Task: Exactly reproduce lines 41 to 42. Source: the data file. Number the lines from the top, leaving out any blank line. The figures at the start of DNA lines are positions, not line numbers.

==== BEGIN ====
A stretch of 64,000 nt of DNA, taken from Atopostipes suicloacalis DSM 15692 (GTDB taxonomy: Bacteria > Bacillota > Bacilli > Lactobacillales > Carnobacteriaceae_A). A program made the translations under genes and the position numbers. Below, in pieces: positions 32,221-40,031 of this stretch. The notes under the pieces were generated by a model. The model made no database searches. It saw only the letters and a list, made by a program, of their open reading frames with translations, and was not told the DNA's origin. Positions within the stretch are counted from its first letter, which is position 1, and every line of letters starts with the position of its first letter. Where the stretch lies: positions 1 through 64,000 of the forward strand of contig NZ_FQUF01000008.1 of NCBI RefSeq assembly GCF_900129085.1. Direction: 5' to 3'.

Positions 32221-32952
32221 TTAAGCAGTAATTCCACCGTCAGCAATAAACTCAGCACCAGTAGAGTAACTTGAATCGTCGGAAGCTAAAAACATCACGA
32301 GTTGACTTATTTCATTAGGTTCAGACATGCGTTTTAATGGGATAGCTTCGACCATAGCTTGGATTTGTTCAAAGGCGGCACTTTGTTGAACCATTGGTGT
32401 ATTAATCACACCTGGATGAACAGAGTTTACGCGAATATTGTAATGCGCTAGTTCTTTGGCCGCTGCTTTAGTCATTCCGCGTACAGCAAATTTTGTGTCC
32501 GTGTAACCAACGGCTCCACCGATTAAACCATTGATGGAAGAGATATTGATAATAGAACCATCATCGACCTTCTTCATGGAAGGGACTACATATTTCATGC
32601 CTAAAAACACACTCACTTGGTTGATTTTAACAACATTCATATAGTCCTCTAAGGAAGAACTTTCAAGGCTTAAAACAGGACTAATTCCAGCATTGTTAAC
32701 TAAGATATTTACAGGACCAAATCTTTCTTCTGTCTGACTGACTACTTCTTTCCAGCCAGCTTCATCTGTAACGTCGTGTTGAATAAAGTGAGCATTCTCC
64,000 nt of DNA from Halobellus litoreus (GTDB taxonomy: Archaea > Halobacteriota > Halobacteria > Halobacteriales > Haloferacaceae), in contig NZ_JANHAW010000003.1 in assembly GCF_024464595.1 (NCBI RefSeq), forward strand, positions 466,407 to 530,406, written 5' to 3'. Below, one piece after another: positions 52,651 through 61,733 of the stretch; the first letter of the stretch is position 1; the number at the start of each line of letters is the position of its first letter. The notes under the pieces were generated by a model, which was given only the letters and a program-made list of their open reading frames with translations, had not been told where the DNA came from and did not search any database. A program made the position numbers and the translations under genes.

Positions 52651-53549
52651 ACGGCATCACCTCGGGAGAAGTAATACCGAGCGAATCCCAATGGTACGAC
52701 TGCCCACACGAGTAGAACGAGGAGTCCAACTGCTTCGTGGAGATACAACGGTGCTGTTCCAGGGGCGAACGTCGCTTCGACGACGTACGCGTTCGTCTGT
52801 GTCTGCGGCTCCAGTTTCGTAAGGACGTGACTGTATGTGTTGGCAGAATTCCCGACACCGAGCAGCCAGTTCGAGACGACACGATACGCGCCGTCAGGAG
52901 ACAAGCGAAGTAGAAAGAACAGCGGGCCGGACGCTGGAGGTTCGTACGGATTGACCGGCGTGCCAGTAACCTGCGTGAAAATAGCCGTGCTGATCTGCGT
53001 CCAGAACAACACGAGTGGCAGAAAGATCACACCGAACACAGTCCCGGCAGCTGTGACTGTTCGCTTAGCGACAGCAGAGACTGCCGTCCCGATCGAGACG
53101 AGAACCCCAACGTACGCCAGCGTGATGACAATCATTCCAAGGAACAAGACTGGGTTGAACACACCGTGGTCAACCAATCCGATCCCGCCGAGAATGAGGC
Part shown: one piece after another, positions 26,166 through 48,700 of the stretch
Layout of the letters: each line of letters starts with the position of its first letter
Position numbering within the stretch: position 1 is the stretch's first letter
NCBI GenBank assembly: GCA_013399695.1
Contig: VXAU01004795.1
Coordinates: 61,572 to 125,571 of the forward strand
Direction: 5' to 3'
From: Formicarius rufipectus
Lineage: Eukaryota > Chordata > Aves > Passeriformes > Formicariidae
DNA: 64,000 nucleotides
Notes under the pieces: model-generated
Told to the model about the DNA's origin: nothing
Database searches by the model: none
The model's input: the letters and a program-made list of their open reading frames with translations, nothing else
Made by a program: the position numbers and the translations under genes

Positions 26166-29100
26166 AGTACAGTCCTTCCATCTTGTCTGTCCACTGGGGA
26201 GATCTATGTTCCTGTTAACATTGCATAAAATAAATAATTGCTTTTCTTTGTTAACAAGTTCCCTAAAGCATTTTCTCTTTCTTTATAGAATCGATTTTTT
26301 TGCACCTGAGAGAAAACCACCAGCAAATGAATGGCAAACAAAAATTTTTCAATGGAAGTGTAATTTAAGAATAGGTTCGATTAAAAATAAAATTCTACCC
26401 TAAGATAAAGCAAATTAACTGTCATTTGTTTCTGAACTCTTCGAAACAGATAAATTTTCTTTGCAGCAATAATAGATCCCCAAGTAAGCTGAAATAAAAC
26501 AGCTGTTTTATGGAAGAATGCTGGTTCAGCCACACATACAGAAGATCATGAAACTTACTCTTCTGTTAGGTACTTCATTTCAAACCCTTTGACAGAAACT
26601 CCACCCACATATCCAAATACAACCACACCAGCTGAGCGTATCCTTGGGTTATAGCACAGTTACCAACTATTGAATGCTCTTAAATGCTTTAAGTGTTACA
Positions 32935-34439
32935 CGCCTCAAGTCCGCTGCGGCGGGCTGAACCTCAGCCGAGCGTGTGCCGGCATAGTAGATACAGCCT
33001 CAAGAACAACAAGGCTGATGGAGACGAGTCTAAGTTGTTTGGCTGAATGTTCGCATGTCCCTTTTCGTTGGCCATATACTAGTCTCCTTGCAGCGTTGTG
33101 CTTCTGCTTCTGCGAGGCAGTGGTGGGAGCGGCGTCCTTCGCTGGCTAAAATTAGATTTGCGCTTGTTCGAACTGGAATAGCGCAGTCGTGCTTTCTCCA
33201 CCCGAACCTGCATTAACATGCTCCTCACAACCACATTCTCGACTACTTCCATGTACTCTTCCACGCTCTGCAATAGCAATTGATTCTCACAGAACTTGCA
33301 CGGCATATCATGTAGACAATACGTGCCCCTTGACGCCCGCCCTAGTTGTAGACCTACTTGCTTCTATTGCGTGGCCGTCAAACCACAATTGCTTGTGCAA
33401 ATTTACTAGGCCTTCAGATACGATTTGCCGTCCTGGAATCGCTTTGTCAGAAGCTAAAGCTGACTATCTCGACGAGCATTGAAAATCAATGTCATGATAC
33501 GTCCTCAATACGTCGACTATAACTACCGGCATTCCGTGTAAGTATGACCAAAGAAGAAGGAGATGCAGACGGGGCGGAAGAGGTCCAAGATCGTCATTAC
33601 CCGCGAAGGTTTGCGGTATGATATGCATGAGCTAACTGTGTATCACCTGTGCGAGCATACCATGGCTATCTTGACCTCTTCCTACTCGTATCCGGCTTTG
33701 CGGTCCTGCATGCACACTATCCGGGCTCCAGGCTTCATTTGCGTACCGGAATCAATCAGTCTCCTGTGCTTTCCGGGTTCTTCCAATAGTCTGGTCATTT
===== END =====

33001 CAAGAACAACAAGGCTGATGGAGACGAGTCTAAGTTGTTTGGCTGAATGTTCGCATGTCCCTTTTCGTTGGCCATATACTAGTCTCCTTGCAGCGTTGTG
33101 CTTCTGCTTCTGCGAGGCAGTGGTGGGAGCGGCGTCCTTCGCTGGCTAAAATTAGATTTGCGCTTGTTCGAACTGGAATAGCGCAGTCGTGCTTTCTCCA